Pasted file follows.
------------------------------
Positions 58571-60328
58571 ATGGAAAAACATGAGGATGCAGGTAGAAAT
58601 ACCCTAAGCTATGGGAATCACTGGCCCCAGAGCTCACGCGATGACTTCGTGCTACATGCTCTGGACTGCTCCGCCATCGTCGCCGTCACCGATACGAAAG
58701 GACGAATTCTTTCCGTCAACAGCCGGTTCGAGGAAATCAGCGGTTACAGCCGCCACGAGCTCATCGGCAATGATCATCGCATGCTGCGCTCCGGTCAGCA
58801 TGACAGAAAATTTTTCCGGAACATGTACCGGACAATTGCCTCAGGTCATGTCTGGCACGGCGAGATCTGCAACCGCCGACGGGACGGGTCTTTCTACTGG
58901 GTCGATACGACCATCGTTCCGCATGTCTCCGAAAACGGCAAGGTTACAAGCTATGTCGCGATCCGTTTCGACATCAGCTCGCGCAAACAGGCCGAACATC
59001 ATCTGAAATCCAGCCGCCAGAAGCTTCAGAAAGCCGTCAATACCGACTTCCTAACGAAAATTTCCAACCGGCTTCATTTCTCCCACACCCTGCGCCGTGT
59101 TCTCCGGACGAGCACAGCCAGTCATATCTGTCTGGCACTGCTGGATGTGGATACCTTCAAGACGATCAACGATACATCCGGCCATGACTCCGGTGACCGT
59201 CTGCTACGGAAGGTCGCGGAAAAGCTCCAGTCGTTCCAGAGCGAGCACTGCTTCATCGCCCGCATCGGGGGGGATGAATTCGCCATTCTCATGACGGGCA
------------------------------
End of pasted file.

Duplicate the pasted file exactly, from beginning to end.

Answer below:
Positions 58571-60328
58571 ATGGAAAAACATGAGGATGCAGGTAGAAAT
58601 ACCCTAAGCTATGGGAATCACTGGCCCCAGAGCTCACGCGATGACTTCGTGCTACATGCTCTGGACTGCTCCGCCATCGTCGCCGTCACCGATACGAAAG
58701 GACGAATTCTTTCCGTCAACAGCCGGTTCGAGGAAATCAGCGGTTACAGCCGCCACGAGCTCATCGGCAATGATCATCGCATGCTGCGCTCCGGTCAGCA
58801 TGACAGAAAATTTTTCCGGAACATGTACCGGACAATTGCCTCAGGTCATGTCTGGCACGGCGAGATCTGCAACCGCCGACGGGACGGGTCTTTCTACTGG
58901 GTCGATACGACCATCGTTCCGCATGTCTCCGAAAACGGCAAGGTTACAAGCTATGTCGCGATCCGTTTCGACATCAGCTCGCGCAAACAGGCCGAACATC
59001 ATCTGAAATCCAGCCGCCAGAAGCTTCAGAAAGCCGTCAATACCGACTTCCTAACGAAAATTTCCAACCGGCTTCATTTCTCCCACACCCTGCGCCGTGT
59101 TCTCCGGACGAGCACAGCCAGTCATATCTGTCTGGCACTGCTGGATGTGGATACCTTCAAGACGATCAACGATACATCCGGCCATGACTCCGGTGACCGT
59201 CTGCTACGGAAGGTCGCGGAAAAGCTCCAGTCGTTCCAGAGCGAGCACTGCTTCATCGCCCGCATCGGGGGGGATGAATTCGCCATTCTCATGACGGGCA